Five of the Best Self-Help Books to Change Your Life
It’s always good to read, regardless of the subject you choose. That’s because you can let your imagination run wild as well as learn. Self-help books are one good example. They can teach you to be a better person. Also, they can help you overcome an emotional breakup, be more successful in a business, learn how to say what you feel, or teach you how to forgive.
While some titles on our list here are ‘classics’ in the self-help area and contain step-by-step instructions, ask you questions, or tell you how to act, others are stories with morals that you can use as a source of inspiration. They’re not at all complicated to read nor are they extensive, but they contain extremely powerful and profound messages. Messages that don’t need to be embellished because they’re direct and simple. In fact, the teachings of these books will change your vision of life and the world, as well as the way you face each situation, and how you escape from difficulties.
If any of them are books you’ve already read, you can always enjoy them again. In fact, experts claim that the same title read at different times in life gives you new experiences and perspectives. That’s because you’re not the same today as you were two years ago or will be five years from now.
Five of the best self-help books
Who moved my cheese?
This book is subtitled An Amazing Way to Deal with Change in Your Work and in Your Life. It was written by Spencer Johnson. It’s written in the style of a parable and tells the story of two mice and their search for cheese. It describes the four typical reactions of a person when faced with a problem or situation. These are 1) resisting for fear of something worse 2) detecting change early 3) learning to adapt 4) rushing into action. The book was launched in 1998 and is a simple but, at the same time, devastating analysis of changes and problems. Above all, of learning how to deal with them.
The Knight in Rusty Armor
This is a self-help novel written by Robert Fisher. It contains some humorous elements, as well as motivational. It’s a book that can be read at any time, from youth to old age, and reflects the process of change in a person who’s unable to express their feelings. The protagonist is an egocentric knight who doesn’t understand or value what he has and neglects the people and things around him. He becomes more and more encased in his armor until it rusts and he can’t remove it. He then has to take a journey down the path of truth to three castles. The book explains the importance of opening up to the world and saying what you feel.
Man’s Search for Meaning
This is a psychology book written by the Austrian psychiatrist, Viktor Frankl. It was published in 1946. The book recounts the personal experiences of a prisoner in the Auschwitz concentration camp during World War II. It’s divided into two parts, which try to answer the question: how does everyday life in a concentration camp affect the mind and the psychology of the average prisoner? The book tries to understand the psychological changes of the prisoners but, at the same time, it’s an ode to hope and to valuing life.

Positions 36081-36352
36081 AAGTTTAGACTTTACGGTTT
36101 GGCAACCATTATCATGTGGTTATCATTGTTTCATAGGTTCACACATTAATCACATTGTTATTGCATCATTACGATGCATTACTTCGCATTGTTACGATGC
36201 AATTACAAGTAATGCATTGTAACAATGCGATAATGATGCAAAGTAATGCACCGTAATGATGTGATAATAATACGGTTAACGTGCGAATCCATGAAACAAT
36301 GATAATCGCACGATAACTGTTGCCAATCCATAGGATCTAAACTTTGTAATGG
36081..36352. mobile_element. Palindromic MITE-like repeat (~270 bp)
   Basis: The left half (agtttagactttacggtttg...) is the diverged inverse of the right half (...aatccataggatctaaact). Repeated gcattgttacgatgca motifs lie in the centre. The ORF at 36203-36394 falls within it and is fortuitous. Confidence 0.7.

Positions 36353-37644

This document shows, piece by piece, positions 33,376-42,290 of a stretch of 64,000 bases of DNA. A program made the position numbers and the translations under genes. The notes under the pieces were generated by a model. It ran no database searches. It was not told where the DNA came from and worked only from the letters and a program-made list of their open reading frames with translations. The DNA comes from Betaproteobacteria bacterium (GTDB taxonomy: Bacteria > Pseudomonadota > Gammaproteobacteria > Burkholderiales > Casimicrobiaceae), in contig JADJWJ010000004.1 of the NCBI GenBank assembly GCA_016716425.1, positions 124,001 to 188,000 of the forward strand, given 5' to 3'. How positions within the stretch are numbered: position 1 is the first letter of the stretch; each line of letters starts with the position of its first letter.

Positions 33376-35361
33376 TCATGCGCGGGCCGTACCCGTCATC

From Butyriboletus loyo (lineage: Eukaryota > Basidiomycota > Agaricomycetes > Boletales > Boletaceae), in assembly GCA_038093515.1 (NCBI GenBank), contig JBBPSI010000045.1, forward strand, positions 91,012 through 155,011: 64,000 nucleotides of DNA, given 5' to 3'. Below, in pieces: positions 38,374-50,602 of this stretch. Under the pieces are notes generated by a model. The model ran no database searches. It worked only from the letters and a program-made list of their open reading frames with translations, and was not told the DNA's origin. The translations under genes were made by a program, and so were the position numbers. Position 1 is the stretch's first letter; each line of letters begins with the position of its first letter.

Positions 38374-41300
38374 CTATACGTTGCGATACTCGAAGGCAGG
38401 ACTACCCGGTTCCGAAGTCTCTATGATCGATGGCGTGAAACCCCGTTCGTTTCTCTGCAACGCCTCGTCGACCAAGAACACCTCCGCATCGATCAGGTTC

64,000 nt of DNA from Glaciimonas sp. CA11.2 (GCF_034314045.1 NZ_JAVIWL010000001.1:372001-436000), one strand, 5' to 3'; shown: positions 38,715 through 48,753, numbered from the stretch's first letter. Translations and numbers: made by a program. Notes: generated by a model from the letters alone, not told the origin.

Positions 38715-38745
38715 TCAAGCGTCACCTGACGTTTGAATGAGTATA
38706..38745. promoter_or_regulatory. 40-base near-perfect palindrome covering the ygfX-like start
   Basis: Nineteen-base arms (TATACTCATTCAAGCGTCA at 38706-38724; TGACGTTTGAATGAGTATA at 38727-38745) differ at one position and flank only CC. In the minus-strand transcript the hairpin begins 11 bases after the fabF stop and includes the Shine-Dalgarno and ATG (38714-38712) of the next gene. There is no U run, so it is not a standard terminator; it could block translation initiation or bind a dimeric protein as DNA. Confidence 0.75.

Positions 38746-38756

The Little Prince
This is the best-known novel by the writer Antoine de Saint-Exupéry, published in 1943. It’s a story with watercolor illustrations about a pilot who’s lost in the Sahara after a plane accident. He meets a little prince from another planet. The book contains philosophical themes and social critiques on how adults see things. Although it’s considered to be a children’s book, it contains really profound observations on the life and nature of man. For example, there’s an encounter between the little prince and a fox, where the best-known phrase of the book is found: “It is only with the heart that one can see rightly; what is essential is invisible to the eye”. The book invites reflection on love, human relationships, and the loss of things that are really important in life.
The Diving Bell and the Butterfly
This is a story, written by Jean Dominique Bauby, that was made into a movie. It’s not a self-help book as such, but an unsentimental autobiography that tells the story of the writer in an objective and rather shocking manner. When Bauby suffers, at the age of 43, a massive stroke, he spends three weeks in a coma. When he regains consciousness, he discovers that his body is totally paralyzed and he can’t move, speak, eat, or breathe without assistance. His mind is working properly but he can’t communicate this to anyone. In fact, he can only barely move his left eyelid. In his new world, he can control only two things: his memory and his imagination. This book tells you that you should value your life more and enjoy the little things in the day-to-day.It might interest you...